THE ENGLISH CLAIMANT. In 1867 an Englishman in London declared he was Sir Roger Charles Tichborne, and claimed the estates and income of $120,000 a year. The Dowager accepted him, but his claim was resisted on behalf of Sir Henry Tichborne, then a minor, and the trial of the claim began May 11, 1871, and on the 6th March, 1872, the “claimant" was declared non-suited. The Attorney-General, Sir J. D. Coleridge, who spoke twenty-six days, appeared for the defence, and Dr. Kenealy for the claimant. The claimant was prosecuted as Thomas Castro alias Arthur Orton, for perjury, and found guilty February 28, 1874, and sentenced to fourteen years' penal servitude. The judges refused a new trial, and the House of Lords confirmed the sentence on appeal, March 11, 1881. This was the longest trial on record in England.
NOTES ON MAMMOTH CAVE. The Mammoth Cave is in Edmonson County, near Green River, about seventy-five miles from Louisville. It was discovered in 1809 by a hunter named Hutchins, while in pursuit of a wounded bear. Its entrance is reached by passing down a wild, rocky ravine through a dense forest. The cave extends some nine miles. To visit the portions already traversed, it is said, requires 150 to 200 miles of travel. The cave contains a succession of wonderful avenues, chambers, domes, abysses, grottoes, lakes, rivers, cataracts, and other marvels, which are too well known to need more than a reference. One chamber-the Star-is about 500 feet long, 70 feet wide, 70 feet high, the ceiling of which is composed of black gypsum, and is studded with innumerable white points, that by a dim light resemble stars, hence the name of the chamber. There are avenues one and a half, and even two miles in length, some of which are incrusted with beautiful formations, and present the appearance of enchanted palace halls. There is a natural tunnel about three quarters of a mile long, 100 feet wide, covered with a ceiling of smooth rock 45 feet high. There is a chamber having an area of from four to five acres, and there are domes 200 and 300 feet high. Echo River is some three-fourths of a mile in length, 200 feet in width at some points, and from 10 to 30 in depth, and runs beneath an arched ceiling of smooth rock about 15 feet high; while the Styx, another river, is 450 feet long, from 15 to 40 feet wide, and from 30 to 40 feet deep, and is spanned by a natural bridge. Lake Lethe has about the same length and width as the river Styx, varies in depth from 3 to 40 feet, lies beneath a ceiling some 90 feet above its surface, and sometimes rises to a height of 60 feet. There is also a Dead Sea, quite a somber body of water. There are several interesting caves in the neighborhood, one three miles long, and three each about a mile in length.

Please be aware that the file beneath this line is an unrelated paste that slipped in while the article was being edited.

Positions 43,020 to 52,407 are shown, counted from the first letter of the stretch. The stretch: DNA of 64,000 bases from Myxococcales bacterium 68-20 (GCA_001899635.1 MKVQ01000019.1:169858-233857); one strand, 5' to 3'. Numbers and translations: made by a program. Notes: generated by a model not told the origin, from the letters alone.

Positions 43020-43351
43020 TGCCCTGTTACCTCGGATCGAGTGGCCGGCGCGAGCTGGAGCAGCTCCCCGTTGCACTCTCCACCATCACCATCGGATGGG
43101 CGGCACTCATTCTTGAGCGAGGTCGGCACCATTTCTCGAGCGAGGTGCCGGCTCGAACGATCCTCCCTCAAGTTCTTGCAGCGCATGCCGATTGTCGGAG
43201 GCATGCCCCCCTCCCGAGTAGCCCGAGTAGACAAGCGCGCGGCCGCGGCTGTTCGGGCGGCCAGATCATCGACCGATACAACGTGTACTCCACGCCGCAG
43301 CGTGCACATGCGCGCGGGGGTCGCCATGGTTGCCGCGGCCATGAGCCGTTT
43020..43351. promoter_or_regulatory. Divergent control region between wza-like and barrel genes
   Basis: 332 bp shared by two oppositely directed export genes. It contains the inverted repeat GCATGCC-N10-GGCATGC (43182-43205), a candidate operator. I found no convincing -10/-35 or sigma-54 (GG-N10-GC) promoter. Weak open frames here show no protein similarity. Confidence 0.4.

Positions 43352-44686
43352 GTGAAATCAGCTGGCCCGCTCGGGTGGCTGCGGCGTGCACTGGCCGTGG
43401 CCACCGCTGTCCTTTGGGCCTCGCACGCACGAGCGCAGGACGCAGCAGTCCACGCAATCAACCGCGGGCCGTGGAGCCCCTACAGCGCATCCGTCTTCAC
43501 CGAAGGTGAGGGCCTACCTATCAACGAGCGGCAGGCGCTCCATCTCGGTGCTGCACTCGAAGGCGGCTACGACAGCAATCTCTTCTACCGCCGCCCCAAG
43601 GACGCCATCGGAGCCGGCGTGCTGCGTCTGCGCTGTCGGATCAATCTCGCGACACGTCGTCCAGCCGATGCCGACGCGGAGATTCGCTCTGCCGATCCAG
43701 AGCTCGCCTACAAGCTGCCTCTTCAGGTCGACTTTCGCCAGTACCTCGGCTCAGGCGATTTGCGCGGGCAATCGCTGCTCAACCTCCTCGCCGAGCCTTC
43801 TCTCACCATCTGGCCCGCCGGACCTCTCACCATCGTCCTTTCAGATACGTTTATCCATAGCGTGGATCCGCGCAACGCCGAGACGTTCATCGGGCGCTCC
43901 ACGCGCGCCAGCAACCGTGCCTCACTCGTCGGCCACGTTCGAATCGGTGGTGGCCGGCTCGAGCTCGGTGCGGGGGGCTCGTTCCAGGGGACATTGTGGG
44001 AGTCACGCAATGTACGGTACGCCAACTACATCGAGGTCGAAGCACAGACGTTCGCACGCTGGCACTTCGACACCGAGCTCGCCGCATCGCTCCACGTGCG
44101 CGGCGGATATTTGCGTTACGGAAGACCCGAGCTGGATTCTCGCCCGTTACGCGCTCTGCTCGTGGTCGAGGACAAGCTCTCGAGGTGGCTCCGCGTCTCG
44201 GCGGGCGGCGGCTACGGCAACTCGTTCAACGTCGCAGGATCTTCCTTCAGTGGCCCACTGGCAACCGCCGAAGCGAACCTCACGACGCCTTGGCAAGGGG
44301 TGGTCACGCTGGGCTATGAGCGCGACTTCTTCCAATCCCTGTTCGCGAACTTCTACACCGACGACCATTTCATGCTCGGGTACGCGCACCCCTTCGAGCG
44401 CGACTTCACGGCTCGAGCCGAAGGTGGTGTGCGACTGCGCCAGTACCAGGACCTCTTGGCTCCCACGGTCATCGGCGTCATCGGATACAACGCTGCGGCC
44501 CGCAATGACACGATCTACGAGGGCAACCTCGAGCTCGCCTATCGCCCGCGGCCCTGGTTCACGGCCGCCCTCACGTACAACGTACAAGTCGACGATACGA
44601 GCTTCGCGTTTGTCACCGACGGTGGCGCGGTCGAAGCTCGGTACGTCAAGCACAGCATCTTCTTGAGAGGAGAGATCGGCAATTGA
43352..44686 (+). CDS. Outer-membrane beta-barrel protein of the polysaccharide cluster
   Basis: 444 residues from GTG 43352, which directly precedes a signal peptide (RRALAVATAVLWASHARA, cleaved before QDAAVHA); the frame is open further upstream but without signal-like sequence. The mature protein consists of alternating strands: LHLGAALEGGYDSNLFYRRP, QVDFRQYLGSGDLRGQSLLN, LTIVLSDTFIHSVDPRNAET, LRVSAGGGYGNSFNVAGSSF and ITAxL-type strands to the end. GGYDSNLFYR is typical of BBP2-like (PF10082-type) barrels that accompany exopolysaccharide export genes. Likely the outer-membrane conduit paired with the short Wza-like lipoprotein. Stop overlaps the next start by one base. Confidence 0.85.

CRADLES AND GRAVES. 1.-Where our Presidents were born: Virginia, 5 Washington, Jefferson, Madi- | New York, 4-Van Buren, Fillmore, Ar son, Monroe, Tyler.
thur, Cleveland. Massachusetts, 2 – John Adams, John Illinois, 2-Lincoln, Grant. Quincy Adams.
| Taylor, at Louisville, Ky. John Adams, at Quincy, Mass.
Fillmore, at Buffalo, N. Y. Jefferson, at Monticello, Va.
Pierce, at Concord, N. H. Madison, at Montpelier, Va.
Buchanan, at Lancaster, Pa. Monroe, at Richmond, Va.
Lincoln, at Springfield, Ill. John Quincy Adams. at Quincy, Mass. Johnson, at Greenville, Tenn. Jackson, at " The Hermitage." Ky.
Grant, at Riverside, N. Y. Van Buren, at Kinder hook, N. Y.
Hayes, at Fremont, O. Harrison, at North Bend, O.
Garfield, at Cleveland, O. Polk, at Nashville, Tenn.
Arthur, at Albany, N. Y.
FAMOUS ANCIENT CITIES. Nineveh was 15 miles long, 8 wide and 40 miles round, with a wall 100 feet high, and thick enough for 3 chariots abreast. Babylon was 50 miles within the walls, which were 87 feet thick and 350 high, with 100 brazen gates.
The Temple of Diana, at Ephesus, was 420 feet to the support of the roof.
It was 100 years in building; The largest of the pyramids is 461 feet high, and 653 feet on the sides; its base covers 11
The stones are about thirty feet in length, and the layers are 380. It employed 330,000 men in building. The labyrinth, in Egypt, contains 300 chambers and 250 halls. Thebes, in Egypt, presents ruins 27 miles found. Athens was 25 miles round, and coprained 350,000 citizens and 400,000 slaves. The Temple of Delphos was so rich in donations that it was plundered of $500,000, and Nero carried away 200 statues. The walls of Rome were 13 miles round.
THE FATHER OF THE CENOBITES. St. Antony, surnamed the Great, or Anthony of Thebes, the father of monachism, was born about the year 251 A.D., at Koma, near Heraklea, in Upper Egypt. His parents were both wealthy and pious, and bestowed upon him a religious education. Having sold his possessions, and distributed the proceeds among the poor, he withdrew into the wilder